By Christine Pirovolakis,
Tassos Golemis can be found every evening tending to his olive grove in the fertile valley of the Taygetos mountain where the ancient Spartans once hunted and trained.
For the first time, Golemis, together with his fellow olive-oil producers in the Mani peninsula, soft-pressed the region’s ripened olives of the Koroneiki variety and packaged the product under their own label.
With an annual production of more than 400,000 tons, Greece is the world’s third largest producer of olive oil after Spain and Italy, but consumers would hardly know given the country’s history of selling its product in bulk to its Mediterranean neighbours who treat and package the brand as their own.
‘The problem with Greek olive oil is that only 6 per cent reaches foreign stores as a Greek bottled product. The remainder is sold to the Italians in bulk at lower prices who end up mixing it with their own olive oil,’ said Nikos Prokovakis, president of the Laconia Agricultural Association which represents 16,500 small and medium- sized olive growers.
‘This of course results in a massive loss of revenue for Greek olive-oil producers,’ Prokovakis added.
Greece, with its approximately 120 million olive trees, ‘is the world’s biggest exporter of extra virgin oil – the top category, which is made from the first pressing of freshly picked olives,’ Golemis said.
Lower grades, such as ‘extra light’ are made from olives that are older, bruised or have fallen on the ground.
Blessed by the gods with one of the best-suited climates in the world for growing olives and the promises of a demand surge in the Far East – namely from Japan and China – now calling, Greek producers, the majority of whom still hand-pick their harvest, are determined to begin aggressively marketing their product.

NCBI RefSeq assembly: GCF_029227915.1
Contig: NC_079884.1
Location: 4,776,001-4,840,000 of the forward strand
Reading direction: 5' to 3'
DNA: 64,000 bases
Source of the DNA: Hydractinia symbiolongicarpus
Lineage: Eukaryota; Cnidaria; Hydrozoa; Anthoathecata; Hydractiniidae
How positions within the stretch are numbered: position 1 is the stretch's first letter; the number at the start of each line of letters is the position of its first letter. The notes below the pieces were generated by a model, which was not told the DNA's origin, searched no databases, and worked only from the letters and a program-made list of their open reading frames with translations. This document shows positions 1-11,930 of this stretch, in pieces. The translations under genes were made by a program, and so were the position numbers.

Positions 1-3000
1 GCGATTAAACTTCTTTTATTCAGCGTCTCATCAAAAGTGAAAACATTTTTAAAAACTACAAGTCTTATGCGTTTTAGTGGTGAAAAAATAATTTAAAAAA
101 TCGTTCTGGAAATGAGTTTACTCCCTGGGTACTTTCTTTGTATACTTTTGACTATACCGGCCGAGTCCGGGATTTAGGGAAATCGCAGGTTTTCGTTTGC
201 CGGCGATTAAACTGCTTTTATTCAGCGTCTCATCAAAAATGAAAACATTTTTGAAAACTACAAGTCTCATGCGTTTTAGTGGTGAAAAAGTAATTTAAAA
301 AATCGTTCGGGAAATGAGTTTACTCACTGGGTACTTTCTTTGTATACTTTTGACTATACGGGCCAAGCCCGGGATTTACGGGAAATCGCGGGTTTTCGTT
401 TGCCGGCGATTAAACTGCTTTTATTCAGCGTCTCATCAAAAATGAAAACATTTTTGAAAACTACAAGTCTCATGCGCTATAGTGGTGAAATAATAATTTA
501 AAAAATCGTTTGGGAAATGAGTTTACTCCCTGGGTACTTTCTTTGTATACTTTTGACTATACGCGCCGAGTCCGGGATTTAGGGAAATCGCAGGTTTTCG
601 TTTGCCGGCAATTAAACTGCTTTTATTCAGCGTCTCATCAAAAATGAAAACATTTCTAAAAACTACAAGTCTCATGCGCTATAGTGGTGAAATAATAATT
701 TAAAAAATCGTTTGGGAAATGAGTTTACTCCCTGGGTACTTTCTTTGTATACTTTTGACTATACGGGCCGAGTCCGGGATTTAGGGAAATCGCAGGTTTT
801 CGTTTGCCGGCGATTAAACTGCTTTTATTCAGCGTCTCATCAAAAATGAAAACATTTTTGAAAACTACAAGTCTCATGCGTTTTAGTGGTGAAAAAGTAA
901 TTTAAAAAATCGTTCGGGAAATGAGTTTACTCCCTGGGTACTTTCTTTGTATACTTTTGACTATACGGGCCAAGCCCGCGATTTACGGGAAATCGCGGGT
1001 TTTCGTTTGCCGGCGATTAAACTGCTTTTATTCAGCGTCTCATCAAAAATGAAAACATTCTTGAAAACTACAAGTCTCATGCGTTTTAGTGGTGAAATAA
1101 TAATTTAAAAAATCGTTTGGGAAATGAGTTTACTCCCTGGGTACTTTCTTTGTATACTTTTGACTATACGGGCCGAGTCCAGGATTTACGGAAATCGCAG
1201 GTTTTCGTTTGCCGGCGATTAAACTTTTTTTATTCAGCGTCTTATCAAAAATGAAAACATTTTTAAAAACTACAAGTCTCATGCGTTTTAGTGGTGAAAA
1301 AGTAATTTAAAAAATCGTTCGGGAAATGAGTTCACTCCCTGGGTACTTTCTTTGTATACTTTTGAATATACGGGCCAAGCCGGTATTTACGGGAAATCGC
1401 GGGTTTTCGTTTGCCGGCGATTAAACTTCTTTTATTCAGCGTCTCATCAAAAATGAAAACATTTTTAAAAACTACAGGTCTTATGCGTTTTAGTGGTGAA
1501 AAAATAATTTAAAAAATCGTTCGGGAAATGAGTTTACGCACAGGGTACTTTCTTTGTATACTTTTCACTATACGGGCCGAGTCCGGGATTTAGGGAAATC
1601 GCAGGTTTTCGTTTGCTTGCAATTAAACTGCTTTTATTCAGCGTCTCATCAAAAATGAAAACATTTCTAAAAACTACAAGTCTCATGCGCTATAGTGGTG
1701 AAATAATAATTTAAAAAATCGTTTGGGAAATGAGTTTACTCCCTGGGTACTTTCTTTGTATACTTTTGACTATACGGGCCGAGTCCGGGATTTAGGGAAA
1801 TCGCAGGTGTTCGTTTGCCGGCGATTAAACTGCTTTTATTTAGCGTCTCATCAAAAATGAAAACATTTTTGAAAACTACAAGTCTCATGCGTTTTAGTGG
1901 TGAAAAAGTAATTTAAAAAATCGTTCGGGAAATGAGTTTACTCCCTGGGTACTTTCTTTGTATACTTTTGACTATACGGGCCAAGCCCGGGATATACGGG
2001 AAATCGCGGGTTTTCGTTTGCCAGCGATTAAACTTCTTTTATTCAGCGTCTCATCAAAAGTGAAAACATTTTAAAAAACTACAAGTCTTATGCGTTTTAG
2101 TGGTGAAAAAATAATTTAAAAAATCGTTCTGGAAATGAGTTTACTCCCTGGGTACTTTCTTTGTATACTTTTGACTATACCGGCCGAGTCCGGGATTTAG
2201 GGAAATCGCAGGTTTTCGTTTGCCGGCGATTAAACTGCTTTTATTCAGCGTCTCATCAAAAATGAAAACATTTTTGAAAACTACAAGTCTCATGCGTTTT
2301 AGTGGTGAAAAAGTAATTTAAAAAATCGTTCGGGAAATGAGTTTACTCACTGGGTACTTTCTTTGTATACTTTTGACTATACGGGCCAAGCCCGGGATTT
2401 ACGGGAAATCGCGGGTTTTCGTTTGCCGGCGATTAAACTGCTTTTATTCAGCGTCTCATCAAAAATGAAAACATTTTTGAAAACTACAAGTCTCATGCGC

The Greek olive-oil industry now spends 10 million euros (12.75 million dollars) a year on marketing, and the Greek government has launched a 5-million-euro programme to promote Greece’s largely untapped export potential of olive oil.
It has dedicated 2006 as the ‘Year of the Olive Oil,’ with food and dance festivals taking place across the country.
Greek Tourism Ministry officials also claim that following the 2004 Olympic Games in Athens, it has been easier to focus on olive oil’s relationship with Ancient Greece.
Olives were already part of the main diet in the prehistoric period and were considered a relatively widespread foodstuff in antiquity and throughout the Byzantine and Ottoman periods in Greece.
According to Ancient Greek philosopher Homer, the olive tree had been thriving in Greece for over 10,000 years and was considered a symbol of peace, wisdom and triumph.
Anyone who uprooted or destroyed an olive tree was judged in court, and if found guilty, was sentenced to death.
Today, small and organic producers like Golemis are seeking to use the link with their ancient ancestors and their traditional methods to promote their product abroad and to reach gourmet and organic markets.
‘One of the major stumbling blocks already facing the Greek industry is that it is made up of hundreds of small operators who are no match for large foreign companies competing on their own turf,’ Prokovakis said. ‘Quality alone is not enough to enter a foreign market.’
‘The Italians have been at this for years: they know how to properly package and label their product which is why Italian olive oil is found on the shelf of every super market.
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